Ukrainian workers are regarded as highly educated and skilled, entrepreneurial, hard-working and even able to hold multiple jobs at the same time. Nevertheless, abroad Ukraine is continuously considered to be a poor country, not attractive as a country of work destination from developed economies. This short paper discusses whether informal employment may be a reason for this.
Size of wages does matter, especially when we, Ukrainians, go abroad and (try to) afford coffees, dinners and gym subscriptions. Conversion of our local money to euros and dollars in France or in the USA would be probably unnoticeable had this proportion been at least twice as more. But if we pay let’s say UAH 20 for espresso in a Kyiv simple coffee shop and 3 euros in the same one in Paris (which is about UAH 90), there is a food for thought: Do we earn enough in Ukraine to be capable of paying our bills abroad? And what is the reason of this difference?
International Labour Organization (ILO) compares wages in different countries by PPP rate and reports that average wages in developed economies in 2014-2015 were estimated at the level of $ (PPP) 3,000, in developing economies (where belongs Ukraine) – $ (PPP) 1,000, and world average – $ (PPP) 1,600 (ILO, 2014). So, the Ukrainians earn at least three times less than the French or Germans.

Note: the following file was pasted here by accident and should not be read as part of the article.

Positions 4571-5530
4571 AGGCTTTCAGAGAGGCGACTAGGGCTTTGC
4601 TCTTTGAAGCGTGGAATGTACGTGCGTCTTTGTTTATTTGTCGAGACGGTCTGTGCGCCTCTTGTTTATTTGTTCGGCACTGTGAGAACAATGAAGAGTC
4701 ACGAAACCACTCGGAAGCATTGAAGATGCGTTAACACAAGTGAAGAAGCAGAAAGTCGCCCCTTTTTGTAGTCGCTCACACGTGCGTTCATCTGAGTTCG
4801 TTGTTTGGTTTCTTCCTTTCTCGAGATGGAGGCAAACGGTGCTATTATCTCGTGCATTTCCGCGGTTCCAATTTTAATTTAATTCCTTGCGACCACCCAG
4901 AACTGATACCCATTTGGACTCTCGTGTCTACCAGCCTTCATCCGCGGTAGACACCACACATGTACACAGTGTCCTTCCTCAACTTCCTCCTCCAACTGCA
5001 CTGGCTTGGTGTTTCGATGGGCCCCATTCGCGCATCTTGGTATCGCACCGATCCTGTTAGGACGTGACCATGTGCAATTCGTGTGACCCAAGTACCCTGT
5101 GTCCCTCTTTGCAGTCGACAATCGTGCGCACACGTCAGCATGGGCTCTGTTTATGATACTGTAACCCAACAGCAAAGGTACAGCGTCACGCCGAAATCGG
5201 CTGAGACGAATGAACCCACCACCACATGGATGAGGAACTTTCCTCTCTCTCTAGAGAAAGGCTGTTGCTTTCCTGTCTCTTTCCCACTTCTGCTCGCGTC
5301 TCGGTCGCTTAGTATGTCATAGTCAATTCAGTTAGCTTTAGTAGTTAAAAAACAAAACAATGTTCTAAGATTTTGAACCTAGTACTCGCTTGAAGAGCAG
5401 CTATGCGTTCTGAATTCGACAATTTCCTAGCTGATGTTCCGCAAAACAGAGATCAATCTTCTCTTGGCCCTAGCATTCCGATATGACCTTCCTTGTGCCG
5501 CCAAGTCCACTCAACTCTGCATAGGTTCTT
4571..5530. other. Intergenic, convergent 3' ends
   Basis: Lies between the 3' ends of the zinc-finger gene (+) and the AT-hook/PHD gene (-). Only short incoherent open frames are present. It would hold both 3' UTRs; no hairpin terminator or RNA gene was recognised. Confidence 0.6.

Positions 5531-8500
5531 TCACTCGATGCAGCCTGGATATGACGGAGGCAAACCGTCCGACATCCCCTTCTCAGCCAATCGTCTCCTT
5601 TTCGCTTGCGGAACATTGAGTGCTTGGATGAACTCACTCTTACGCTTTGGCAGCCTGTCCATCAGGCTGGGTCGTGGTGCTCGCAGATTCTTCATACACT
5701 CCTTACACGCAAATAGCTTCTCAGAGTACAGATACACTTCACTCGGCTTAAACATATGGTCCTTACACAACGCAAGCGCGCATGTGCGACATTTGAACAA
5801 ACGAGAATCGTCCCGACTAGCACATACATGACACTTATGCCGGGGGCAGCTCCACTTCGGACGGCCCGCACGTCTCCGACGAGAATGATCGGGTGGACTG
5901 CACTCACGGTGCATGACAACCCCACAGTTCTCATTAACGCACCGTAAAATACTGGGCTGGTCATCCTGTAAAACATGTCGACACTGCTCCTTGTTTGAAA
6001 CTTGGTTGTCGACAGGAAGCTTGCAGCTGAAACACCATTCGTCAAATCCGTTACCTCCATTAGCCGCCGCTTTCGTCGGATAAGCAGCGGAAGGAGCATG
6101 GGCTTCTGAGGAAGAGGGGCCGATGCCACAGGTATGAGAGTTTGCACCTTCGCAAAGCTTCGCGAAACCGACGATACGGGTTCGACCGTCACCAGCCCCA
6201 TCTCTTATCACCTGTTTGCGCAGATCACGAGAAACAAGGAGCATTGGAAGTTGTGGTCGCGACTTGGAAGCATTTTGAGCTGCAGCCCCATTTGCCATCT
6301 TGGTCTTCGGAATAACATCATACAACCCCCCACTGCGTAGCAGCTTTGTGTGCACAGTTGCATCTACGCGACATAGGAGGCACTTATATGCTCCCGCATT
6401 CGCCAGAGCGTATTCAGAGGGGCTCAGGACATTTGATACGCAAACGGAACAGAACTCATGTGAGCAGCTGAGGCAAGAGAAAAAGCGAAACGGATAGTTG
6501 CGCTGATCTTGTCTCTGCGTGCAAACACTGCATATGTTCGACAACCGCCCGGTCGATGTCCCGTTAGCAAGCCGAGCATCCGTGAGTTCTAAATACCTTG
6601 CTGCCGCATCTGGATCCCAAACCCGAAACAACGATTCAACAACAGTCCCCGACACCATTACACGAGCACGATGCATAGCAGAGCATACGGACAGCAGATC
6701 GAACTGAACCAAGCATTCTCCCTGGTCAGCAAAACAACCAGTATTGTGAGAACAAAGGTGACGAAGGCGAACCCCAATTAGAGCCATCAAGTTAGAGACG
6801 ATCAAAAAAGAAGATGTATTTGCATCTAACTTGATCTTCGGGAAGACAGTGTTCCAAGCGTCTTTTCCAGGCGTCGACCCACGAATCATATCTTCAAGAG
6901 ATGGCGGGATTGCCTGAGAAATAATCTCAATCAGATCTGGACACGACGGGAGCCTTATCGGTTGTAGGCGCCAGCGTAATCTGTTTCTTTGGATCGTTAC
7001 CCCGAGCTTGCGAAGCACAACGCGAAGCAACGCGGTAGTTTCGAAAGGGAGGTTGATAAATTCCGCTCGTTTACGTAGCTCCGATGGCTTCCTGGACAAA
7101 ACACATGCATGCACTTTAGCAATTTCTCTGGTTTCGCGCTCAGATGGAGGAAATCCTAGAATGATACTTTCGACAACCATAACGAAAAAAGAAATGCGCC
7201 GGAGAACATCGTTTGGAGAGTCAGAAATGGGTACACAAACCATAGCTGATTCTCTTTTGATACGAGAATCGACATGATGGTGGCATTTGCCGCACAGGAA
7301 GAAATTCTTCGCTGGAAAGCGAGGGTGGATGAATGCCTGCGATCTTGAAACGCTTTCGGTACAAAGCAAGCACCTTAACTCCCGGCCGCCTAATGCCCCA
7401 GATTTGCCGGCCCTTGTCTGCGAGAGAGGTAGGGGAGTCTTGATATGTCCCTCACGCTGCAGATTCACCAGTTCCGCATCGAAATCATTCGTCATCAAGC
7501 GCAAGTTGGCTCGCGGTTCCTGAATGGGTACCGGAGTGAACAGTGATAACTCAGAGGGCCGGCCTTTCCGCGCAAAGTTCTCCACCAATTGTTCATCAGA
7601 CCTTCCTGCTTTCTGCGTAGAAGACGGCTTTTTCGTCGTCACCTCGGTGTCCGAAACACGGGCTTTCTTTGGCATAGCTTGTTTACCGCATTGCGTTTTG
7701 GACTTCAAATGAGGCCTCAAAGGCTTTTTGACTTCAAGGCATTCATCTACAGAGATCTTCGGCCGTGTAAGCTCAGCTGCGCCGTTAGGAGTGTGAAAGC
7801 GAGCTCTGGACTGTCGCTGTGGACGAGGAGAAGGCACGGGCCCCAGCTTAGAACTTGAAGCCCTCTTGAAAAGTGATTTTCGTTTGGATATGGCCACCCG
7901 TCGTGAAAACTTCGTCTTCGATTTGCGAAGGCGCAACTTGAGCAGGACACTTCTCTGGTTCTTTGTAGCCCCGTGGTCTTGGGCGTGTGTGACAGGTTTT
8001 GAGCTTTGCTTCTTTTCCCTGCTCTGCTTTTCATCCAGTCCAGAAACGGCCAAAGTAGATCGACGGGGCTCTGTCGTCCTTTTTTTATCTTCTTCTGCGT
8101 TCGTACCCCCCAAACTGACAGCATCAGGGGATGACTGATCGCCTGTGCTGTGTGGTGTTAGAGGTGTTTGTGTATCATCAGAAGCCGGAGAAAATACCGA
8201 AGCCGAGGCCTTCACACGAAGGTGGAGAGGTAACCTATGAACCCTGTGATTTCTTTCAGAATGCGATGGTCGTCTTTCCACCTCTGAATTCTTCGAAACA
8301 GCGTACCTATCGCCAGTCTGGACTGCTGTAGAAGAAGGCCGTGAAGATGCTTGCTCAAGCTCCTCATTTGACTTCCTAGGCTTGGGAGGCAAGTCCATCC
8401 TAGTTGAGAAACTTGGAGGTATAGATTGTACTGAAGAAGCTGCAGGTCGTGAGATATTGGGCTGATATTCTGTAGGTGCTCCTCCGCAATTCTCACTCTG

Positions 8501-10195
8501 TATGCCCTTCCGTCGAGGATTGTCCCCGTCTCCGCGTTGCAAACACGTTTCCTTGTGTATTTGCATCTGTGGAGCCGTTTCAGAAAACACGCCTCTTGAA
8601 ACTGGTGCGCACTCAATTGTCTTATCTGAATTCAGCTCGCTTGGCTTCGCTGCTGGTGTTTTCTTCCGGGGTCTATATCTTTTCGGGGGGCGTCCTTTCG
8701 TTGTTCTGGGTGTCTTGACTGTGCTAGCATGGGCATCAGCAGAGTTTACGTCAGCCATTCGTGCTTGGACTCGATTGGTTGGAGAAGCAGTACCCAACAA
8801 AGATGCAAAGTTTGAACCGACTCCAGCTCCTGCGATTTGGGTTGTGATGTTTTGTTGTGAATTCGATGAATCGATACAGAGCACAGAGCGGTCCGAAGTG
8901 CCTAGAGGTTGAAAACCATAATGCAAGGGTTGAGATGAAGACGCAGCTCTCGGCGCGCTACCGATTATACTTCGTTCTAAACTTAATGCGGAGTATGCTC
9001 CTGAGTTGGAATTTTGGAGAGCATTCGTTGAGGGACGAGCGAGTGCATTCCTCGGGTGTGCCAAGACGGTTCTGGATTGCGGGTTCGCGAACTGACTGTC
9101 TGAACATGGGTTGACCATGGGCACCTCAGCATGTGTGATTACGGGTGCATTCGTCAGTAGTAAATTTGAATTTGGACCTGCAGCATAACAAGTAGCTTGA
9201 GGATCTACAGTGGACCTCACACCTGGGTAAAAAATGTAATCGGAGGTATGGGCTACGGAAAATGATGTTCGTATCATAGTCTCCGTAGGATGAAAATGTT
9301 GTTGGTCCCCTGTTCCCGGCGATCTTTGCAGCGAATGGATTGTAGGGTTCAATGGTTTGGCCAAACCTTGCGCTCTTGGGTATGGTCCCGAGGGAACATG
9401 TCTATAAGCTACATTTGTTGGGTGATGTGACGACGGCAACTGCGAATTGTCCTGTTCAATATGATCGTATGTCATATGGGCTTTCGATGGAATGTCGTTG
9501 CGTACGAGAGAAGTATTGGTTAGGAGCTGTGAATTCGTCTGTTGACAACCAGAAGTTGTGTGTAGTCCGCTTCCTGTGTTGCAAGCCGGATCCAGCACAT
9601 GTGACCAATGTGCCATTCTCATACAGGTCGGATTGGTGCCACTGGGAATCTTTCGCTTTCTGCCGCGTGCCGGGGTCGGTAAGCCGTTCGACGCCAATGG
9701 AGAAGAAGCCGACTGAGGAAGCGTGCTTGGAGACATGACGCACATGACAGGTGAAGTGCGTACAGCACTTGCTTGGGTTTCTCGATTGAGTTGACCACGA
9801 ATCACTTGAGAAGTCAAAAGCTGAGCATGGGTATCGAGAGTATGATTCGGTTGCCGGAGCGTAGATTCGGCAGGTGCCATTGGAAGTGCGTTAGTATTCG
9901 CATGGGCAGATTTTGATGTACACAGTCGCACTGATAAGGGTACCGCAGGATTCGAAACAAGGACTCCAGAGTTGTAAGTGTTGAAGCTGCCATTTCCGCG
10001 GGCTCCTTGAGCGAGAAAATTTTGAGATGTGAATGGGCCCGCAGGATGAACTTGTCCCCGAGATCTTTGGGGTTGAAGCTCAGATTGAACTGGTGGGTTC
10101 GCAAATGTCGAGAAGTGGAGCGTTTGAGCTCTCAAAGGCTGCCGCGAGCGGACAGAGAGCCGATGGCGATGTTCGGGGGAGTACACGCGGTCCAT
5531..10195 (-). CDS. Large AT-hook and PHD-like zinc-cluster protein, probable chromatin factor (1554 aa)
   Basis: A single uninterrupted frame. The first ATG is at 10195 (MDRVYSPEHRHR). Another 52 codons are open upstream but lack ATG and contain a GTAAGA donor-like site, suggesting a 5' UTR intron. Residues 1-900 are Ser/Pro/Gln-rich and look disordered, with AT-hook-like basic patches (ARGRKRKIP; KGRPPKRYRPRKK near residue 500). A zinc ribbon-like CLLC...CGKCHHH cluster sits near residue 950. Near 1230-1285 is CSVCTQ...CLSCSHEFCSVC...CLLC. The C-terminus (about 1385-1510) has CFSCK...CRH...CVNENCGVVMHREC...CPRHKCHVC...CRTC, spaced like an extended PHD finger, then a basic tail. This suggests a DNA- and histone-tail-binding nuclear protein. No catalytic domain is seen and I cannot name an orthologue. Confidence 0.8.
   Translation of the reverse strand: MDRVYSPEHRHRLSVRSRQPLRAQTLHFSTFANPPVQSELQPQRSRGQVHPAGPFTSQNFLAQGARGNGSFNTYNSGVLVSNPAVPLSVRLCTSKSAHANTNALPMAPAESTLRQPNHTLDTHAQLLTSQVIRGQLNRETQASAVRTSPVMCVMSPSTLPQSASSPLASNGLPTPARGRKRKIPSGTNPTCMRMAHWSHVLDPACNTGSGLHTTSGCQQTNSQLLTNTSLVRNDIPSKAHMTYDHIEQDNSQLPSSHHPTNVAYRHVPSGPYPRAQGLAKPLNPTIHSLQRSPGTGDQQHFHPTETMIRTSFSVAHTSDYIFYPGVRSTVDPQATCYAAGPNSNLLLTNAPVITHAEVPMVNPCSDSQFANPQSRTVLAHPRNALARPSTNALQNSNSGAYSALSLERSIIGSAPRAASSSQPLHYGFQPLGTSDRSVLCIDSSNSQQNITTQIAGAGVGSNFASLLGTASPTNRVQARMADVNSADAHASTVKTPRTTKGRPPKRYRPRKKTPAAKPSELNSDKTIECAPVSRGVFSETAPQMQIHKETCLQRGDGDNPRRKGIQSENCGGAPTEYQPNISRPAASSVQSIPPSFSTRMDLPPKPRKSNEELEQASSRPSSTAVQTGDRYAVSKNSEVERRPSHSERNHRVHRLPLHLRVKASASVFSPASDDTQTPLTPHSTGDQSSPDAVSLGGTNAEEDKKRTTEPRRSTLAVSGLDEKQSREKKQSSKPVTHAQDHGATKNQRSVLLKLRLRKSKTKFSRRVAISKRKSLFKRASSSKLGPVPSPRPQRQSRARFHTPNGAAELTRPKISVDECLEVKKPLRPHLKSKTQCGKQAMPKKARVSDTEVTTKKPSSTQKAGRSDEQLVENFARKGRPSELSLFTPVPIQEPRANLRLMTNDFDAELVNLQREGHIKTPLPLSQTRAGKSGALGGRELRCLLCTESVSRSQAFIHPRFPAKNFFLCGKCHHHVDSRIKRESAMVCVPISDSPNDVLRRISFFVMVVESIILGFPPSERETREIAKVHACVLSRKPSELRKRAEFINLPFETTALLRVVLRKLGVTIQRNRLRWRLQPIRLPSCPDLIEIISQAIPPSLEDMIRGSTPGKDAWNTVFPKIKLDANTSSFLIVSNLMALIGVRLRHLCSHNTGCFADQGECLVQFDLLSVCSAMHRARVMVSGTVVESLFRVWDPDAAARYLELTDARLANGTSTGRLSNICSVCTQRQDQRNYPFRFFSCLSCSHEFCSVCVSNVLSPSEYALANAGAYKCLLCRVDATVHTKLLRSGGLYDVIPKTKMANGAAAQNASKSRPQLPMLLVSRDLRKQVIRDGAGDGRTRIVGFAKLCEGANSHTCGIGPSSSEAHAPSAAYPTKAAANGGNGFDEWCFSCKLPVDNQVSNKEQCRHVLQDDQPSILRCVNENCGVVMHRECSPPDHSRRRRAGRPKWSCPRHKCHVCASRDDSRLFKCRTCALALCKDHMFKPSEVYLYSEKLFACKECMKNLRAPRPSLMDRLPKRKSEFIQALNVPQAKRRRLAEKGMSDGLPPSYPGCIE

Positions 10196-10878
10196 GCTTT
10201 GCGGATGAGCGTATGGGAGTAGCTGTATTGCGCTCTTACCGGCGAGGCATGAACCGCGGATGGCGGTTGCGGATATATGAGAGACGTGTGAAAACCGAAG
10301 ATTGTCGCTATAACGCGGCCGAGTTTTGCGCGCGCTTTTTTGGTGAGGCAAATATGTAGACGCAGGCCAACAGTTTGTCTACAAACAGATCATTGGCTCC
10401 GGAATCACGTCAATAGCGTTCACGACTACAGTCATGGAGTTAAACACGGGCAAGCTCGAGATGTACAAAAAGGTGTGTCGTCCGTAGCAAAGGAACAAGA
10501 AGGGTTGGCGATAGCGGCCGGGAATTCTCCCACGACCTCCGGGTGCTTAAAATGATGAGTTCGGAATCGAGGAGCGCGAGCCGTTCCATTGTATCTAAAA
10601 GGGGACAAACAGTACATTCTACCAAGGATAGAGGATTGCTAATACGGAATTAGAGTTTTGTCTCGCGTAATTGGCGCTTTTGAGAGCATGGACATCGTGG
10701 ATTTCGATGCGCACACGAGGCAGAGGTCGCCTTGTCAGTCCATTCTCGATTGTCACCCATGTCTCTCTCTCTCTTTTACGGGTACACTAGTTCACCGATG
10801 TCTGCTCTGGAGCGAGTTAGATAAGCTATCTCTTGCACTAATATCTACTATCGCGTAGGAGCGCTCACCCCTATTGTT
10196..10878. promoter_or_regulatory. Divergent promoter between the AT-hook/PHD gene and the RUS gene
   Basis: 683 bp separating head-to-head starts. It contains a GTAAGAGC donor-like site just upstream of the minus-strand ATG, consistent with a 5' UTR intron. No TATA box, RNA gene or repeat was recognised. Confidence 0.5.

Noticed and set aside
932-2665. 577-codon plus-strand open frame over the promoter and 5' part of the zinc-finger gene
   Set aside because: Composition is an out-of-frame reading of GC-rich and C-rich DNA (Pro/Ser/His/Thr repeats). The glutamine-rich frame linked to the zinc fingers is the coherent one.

Tendency also shows that average wages in emerging and developing economies are slowly converging towards average wages in developed economies, and during this transition period in developing economies, wages act as a key component of strategies to reduce poverty and inequality. At the same time, Ukraine experiences one of the highest real wage growth among transition countries with 14.4 per cent in 2012 and 8.2 per cent in 2013 (ILO, 2014), even though in 2014 and 2015 the real wages decreased by 6.5 and 20.2 per cent respectively (ДССУ, 2016). A reasonable Gini index of 24.6 which measures the extent to which the distribution of income (or consumption expenditure) among individuals or households within an economy deviates from a perfectly equal distribution. Gini index shows that for Ukraine this distribution is not unequal between the poor and the rich (World Bank, 2013), which partly may be due to the underreporting by the rich.